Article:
The iMac recently turned 20. Though there have been a variety of different naming conventions and models over the years, Apple recently highlighted the next generation of the MacBook Air that is expected to roll out in October 2018.
From the iMac G3 to the iMac Pro, we explore the evolution of Apple’s desktop computers and the innovative changes each generation bought.
Dubbed as the world’s first internet-ready computer, the iMac G3 was manufactured from 1998 to 2003. The original iMac ushered in a revolution with its impressive design in transparent colored plastic, which allowed the engineers at Apple to include all of the computer’s components in the same enclosure as the screen, and its pioneering technological choices (no floppy disk drive, USB ports as standard, and a built-in modem).
Originally known as “The New iMac” the iMac G4 was created to replace the iMac G3 as Apple’s all-in-one desktop computer. Nicknamed the “iLamp” in reference to its adjustable desk-lamp-like arm, it featured a 15-20 inch flat screen that was easy to reposition and no longer contained in the same enclosure as the other components. The G4 is easily recognised by its swiveling monitor mounted above the hemispherical computer. It’s the first computer made by Apple that uses an LCD panel— an industry first at that time in 2002.
Introduced on the last day of August in 2004, the iMac G5 brought G5 muscle to Apple’s consumer desktop line. The iMac G5 offered a new look with an imposing 17-20 inch flatscreen in a five-centimeter deep enclosure that also housed all of the computer’s other components, including a CD/DVD drive. In addition to a 64-bit G5 processor, the iMac G5 also included a much faster memory bus, better graphics for the low-end model, twice the hard drive space for the high-end model, and a new audio port which doubled as an optical digital audio output.
In 2006, the iMac revolution was largely internal with the adoption of processors produced by Intel (the Core Duo or latterly the Core 2 Duo). The appearance of the Intel-based machine with its white polycarbonate enclosure and 17-20 inch flatscreen differed little from the preceding iMac G5.
Bigger, more stylish and more powerful, the aluminum iMac was launched in the summer of 2007. As its name suggests, the new machine featured a glass and aluminum enclosure that housed all of its components and a flatscreen that was available in sizes of up to 24 inches. With its new processor, the machine was faster than its predecessor, and it also offered more storage (upwards of 250GB) and extra live memory (1GB or more).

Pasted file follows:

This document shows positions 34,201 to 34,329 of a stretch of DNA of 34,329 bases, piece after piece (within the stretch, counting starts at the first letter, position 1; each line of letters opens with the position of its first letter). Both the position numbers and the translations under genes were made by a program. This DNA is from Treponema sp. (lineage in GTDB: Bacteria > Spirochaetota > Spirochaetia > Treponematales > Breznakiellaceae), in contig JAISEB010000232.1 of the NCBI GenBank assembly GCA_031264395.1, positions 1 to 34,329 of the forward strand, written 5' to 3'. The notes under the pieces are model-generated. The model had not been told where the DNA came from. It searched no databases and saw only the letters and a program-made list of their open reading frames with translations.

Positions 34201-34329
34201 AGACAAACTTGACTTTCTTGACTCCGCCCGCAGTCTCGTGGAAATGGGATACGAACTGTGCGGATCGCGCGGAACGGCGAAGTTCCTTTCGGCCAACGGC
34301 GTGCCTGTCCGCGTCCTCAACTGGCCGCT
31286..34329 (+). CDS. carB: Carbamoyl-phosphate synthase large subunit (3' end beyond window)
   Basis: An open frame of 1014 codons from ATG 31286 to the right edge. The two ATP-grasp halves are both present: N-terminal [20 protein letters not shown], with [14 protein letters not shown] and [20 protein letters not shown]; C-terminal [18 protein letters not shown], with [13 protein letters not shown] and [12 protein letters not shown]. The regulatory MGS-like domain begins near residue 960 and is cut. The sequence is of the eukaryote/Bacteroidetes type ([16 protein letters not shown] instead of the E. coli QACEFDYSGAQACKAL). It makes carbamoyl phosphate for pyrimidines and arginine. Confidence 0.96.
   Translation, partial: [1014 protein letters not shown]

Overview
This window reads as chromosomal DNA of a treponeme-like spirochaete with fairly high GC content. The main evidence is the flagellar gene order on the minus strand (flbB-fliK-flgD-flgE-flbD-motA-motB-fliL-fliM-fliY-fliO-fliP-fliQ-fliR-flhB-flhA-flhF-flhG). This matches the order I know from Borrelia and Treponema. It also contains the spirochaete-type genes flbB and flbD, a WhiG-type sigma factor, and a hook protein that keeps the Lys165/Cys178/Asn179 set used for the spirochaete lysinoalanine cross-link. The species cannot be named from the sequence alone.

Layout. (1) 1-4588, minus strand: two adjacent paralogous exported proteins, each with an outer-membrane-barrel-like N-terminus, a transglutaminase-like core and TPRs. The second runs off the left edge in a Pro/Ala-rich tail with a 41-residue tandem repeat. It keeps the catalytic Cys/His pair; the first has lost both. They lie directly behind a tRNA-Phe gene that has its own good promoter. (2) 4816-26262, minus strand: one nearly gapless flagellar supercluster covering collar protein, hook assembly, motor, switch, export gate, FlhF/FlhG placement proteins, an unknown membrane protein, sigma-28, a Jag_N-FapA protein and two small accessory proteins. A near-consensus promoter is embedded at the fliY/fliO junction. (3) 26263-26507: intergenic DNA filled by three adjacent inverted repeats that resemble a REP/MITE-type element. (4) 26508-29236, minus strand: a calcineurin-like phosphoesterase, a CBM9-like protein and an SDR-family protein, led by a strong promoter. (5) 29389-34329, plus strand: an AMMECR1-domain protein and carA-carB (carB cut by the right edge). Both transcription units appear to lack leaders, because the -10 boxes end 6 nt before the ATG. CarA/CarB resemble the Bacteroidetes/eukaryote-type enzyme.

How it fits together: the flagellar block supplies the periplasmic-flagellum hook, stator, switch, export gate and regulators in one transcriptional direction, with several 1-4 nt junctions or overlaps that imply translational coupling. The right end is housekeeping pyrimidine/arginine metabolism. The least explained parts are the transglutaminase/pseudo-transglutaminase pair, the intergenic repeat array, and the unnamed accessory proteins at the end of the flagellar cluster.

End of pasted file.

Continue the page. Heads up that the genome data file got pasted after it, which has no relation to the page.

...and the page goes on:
16:9 Unibody iMac
The Mac’s aluminum unibody design looks so good that it remains virtually unchanged since then. Launched in 2009, this was the first of the unibody iMacs, and also the first to be equipped with a 16:9 aspect ratio screen, which was available in 21.5 and 27-inch sizes. While we’re used to it today, the 2009 iMac’s display and aspect ratio seemed opulent at the time. It even struck some users as being comically oversized back then.
Although Apple previously offered its Cinema Display in sizes of up to 30 inches, the majority of consumers did not own such monstrous flat-panel monitors. Together with its LED-backlit widescreen display, the screen size confirmed Macs as the computer of choice for watching HD video. It was a natural progression for the company.
Slim Unibody iMac
In October 2012, Apple presented a new iMac that was much thinner but largely similar in appearance to its predecessor. It will be remembered as the first iMac to include an SSD hybrid drive that was faster and more reliable than a standard disk. It features a considerably smaller body depth than the previous models, measuring 5mm at its thinnest point to omit an internal SuperDrive.
In 2014, Apple presented the spectacular iMac Retina 5K with a resolution of 5,120 × 2,880 pixels and a 27-inch display. A year later the company brought out the iMac Retina 4K (3,840 × 2,160 pixels) with a smaller 21.5-inch display. The two new machines were also equipped with new AMD Radeon video cards as opposed to the nVidia chips in previous models.
Most recently in 2017, Apple announced the iMac Pro, billing it as “the most powerful Mac ever made.” Aside from its darker “space gray” color, the machine appeared to be similar to its predecessors. However, under the hood, there were radical technological improvements including a 5K display, 3.2Ghz 8-core processor, up to 128GB of RAM, and 4TB of SSD storage.